International authorities have broken up a ring of scammers who sold consumers personal and financial information through a “dump” site, resulting in $200 million in fraudulent charges.
The group was disbanded when its alleged leaders, Van Tien Tu and Duy Hai Truong, were arrested last week in Vietnam. At least 10 others, including some who are unnamed, were apprehended by police in Vietnam and the United Kingdom.
Truong, 23, was charged in the United States with conspiracy to commit bank fraud in New Jersey for his role in the racket, in which fraudsters charged credit cards issued here and in Europe from 2007 until their arrest. Victims also include consumers in Vietnam.
Federal prosecutors in Newark said the group set up websites at various domains, all using the name “mattfeuter,” where fraudsters swapped stolen information, such as names, addresses, credit card information and Social Security numbers. The "dumps" were sold for anywhere between $1 and $300.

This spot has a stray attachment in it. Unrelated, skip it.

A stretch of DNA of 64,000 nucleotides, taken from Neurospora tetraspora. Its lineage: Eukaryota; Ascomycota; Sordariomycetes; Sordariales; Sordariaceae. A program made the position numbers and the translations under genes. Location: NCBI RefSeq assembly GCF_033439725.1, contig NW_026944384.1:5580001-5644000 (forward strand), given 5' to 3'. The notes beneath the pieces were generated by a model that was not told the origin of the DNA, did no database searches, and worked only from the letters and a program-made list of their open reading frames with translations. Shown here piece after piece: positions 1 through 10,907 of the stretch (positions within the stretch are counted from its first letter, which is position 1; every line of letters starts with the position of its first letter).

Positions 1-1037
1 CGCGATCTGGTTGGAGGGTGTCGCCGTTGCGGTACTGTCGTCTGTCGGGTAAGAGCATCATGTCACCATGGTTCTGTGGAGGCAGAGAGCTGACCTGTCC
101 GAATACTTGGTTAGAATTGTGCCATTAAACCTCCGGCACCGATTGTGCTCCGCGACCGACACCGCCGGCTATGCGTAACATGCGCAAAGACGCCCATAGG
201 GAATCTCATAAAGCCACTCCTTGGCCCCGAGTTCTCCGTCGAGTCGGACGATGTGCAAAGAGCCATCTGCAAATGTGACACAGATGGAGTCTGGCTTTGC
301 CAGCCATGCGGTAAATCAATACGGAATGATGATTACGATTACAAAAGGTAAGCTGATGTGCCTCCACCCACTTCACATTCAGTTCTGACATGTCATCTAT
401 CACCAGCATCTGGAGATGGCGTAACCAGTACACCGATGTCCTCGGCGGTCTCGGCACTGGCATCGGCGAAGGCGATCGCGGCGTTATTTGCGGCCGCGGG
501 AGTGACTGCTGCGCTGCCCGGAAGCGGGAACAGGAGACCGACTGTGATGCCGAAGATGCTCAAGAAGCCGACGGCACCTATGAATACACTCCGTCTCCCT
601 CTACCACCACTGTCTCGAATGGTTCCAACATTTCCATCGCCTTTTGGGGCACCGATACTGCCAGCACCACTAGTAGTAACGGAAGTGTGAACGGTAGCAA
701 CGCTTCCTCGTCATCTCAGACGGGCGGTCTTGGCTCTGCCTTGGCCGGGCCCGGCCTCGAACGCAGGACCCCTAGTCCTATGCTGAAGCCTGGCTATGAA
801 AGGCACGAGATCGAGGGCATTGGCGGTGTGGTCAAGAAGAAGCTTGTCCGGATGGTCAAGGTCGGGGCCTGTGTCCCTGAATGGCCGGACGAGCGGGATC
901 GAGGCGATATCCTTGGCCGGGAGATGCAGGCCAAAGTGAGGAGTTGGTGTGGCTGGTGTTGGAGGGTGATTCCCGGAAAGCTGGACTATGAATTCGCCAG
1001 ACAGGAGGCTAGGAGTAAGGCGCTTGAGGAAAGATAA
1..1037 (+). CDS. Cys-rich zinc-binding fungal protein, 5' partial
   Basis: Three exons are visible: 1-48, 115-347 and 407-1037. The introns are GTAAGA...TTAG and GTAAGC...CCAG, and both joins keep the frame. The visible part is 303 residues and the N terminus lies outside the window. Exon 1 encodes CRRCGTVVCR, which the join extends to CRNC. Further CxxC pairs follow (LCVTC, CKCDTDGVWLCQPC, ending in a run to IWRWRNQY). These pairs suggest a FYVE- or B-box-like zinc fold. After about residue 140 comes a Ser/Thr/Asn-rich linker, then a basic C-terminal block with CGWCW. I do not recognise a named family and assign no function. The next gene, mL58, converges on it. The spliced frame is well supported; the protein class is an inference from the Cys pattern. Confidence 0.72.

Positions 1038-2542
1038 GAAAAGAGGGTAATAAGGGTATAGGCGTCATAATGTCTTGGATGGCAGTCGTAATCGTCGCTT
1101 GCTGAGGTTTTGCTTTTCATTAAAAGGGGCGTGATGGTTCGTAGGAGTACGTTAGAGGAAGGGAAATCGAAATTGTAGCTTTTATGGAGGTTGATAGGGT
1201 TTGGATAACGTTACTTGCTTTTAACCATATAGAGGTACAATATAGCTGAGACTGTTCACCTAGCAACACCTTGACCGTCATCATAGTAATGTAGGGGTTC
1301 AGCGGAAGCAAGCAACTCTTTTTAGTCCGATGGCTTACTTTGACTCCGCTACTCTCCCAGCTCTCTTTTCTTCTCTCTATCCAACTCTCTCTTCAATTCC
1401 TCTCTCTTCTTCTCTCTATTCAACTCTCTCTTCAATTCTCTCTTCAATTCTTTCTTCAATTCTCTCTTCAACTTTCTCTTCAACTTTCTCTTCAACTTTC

Numbers from more than one million credit cards were sold on the sites and, according to prosecutors, the crime ring targeted victims who entered their personal and financial information on retail sites. Law enforcement estimate that 16,000 members bought and sold credit card data off the sites.
If convicted, Truong faces up to 30 years in prison.
According to reports, three unnamed men in the U.K. also have been charged with their involvement in the scheme, as well as eight individuals in the Vietnam, including Van Tien Tu. Their charges range from illegally posting and using stolen data online to using credit card data for online gambling.
Tien Tu was charged with creating the Mattfeuter websites.
Law enforcement in several countries, including Germany, Italy and others, collaborated to make the bust.